Multivariate Techniques Enable a Biochemical Classification of Children with Autism Spectrum Disorder versus Typically-Developing Peers: A Comparison and Validation Study

Abstract: 

Autism spectrum disorder (ASD) is a developmental disorder which is currently only diagnosed through behavioral testing. Impaired folate-dependent one carbon metabolism (FOCM) and transsulfuration (TS) pathways have been implicated in ASD, and recently a study involving multivariate analysis based upon Fisher Discriminant Analysis returned very promising results for predicting an ASD diagnosis. This paper takes another step toward the goal of developing a biochemical diagnostic for ASD by comparing five classification algorithms on existing data of FOCM/TS metabolites, and also validating the classification results with new data from an ASD cohort. The comparison results indicate a high sensitivity and specificity for the original data set and up to a 88% correct classification of the ASD cohort at an expected 5% misclassification rate for typically-developing controls. These results form the foundation for the development of a biochemical test for ASD which promises to aid diagnosis of ASD and provide biochemical understanding of the disorder, applicable to at least a subset of the ASD population.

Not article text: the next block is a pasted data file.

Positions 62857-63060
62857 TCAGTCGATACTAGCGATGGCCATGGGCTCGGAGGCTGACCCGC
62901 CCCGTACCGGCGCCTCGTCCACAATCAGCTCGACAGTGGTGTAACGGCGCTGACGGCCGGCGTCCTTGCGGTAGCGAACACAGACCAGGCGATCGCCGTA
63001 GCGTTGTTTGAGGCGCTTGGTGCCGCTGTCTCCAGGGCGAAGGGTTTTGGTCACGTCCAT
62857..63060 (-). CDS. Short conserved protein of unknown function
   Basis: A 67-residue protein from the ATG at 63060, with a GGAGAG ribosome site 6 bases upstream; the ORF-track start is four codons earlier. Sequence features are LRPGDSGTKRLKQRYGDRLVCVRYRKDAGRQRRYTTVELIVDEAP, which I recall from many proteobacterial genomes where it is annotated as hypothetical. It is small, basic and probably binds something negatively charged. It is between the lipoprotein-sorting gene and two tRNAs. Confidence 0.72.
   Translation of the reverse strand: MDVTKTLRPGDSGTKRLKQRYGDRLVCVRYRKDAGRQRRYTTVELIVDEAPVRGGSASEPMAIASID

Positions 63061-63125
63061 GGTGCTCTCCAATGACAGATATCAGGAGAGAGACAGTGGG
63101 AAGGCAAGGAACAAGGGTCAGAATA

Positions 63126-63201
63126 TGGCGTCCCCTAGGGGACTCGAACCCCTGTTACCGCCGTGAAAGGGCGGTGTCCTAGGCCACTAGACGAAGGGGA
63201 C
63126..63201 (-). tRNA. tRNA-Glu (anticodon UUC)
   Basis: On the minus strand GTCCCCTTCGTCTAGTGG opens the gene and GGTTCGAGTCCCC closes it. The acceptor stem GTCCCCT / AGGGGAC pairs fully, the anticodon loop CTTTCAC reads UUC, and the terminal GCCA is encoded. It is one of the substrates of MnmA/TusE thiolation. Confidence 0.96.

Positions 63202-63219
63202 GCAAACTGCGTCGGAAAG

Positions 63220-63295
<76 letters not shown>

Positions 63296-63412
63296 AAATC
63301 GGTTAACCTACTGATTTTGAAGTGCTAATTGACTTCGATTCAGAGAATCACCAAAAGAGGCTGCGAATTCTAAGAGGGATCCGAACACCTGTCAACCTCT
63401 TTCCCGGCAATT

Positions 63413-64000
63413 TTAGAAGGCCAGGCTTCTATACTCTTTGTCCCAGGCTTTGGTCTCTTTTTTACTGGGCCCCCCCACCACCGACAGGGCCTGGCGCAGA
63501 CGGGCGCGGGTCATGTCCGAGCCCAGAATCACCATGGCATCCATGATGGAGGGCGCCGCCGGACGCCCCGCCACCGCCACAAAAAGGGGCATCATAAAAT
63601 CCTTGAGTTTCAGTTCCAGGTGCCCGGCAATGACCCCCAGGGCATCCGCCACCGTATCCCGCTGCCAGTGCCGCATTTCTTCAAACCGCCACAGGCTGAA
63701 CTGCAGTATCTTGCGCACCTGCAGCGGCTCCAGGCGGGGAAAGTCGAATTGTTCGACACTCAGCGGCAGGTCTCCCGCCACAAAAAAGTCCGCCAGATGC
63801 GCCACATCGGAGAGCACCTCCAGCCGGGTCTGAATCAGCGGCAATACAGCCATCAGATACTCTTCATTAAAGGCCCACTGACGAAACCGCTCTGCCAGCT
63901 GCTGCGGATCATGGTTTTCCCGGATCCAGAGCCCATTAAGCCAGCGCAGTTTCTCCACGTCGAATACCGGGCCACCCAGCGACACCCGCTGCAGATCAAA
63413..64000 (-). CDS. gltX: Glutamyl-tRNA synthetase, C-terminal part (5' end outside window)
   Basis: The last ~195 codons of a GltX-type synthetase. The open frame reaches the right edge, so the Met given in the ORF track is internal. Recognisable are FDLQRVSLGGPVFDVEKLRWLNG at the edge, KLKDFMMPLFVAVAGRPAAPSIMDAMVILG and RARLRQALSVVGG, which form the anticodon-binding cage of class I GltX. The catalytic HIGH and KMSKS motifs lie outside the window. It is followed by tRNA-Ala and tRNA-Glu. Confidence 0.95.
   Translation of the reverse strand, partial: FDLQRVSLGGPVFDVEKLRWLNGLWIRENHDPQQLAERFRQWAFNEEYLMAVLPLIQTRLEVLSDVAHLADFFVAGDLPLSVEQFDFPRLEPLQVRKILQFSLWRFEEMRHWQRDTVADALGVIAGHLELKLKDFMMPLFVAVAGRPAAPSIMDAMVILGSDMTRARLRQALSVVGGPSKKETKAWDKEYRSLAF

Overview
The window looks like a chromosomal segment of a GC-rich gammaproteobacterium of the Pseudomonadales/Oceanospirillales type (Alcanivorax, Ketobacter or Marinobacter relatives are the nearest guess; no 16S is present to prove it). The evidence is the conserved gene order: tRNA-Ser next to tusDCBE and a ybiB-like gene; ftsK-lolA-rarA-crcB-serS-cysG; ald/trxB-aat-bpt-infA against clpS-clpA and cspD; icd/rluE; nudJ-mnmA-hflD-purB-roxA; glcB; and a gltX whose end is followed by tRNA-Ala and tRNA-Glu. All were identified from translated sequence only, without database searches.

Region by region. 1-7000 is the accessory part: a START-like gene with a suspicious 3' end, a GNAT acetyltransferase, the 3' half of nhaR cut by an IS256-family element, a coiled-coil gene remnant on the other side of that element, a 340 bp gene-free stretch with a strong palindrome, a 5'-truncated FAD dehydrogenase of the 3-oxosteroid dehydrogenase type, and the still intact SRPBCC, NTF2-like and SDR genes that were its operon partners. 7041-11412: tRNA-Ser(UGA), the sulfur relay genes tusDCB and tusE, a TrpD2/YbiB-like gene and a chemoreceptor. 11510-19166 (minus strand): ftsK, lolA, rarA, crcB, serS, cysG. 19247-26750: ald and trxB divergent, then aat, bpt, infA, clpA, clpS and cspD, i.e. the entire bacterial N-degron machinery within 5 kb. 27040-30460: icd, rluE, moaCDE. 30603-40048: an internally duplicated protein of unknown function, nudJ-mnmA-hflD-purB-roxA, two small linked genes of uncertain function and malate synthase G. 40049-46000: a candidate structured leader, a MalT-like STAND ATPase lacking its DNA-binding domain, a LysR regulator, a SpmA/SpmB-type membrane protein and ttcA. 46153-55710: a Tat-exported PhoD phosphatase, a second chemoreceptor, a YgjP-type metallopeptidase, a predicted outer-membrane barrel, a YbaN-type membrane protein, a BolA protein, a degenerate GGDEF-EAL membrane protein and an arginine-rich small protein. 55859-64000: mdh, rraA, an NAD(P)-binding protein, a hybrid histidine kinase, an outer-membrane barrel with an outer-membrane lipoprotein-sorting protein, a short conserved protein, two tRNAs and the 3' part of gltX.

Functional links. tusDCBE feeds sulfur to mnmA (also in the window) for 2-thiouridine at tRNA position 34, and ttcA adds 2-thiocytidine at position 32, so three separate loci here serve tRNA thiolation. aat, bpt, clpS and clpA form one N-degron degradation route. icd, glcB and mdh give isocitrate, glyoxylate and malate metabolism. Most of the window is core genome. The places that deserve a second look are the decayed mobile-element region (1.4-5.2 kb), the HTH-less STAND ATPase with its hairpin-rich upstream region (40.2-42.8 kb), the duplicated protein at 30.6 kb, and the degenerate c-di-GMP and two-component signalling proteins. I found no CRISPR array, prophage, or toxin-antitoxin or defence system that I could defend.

Reference:
D.P. Howsmon, T. Vargason, R.A. Rubin, L. Delhey, M. Tippett, S. Rose, S.C. Bennuri, J.C. Slattery, S. Melnyk, S.J. James, R.E. Frye, and J. Hahn. Multivariate Techniques Enable a Biochemical Classification of Children with Autism Spectrum Disorder versus Typically-Developing Peers: A Comparison and Validation Study.

Bioengineering & Translational Medicine 3, No. 2, pp. 156-165 (2018)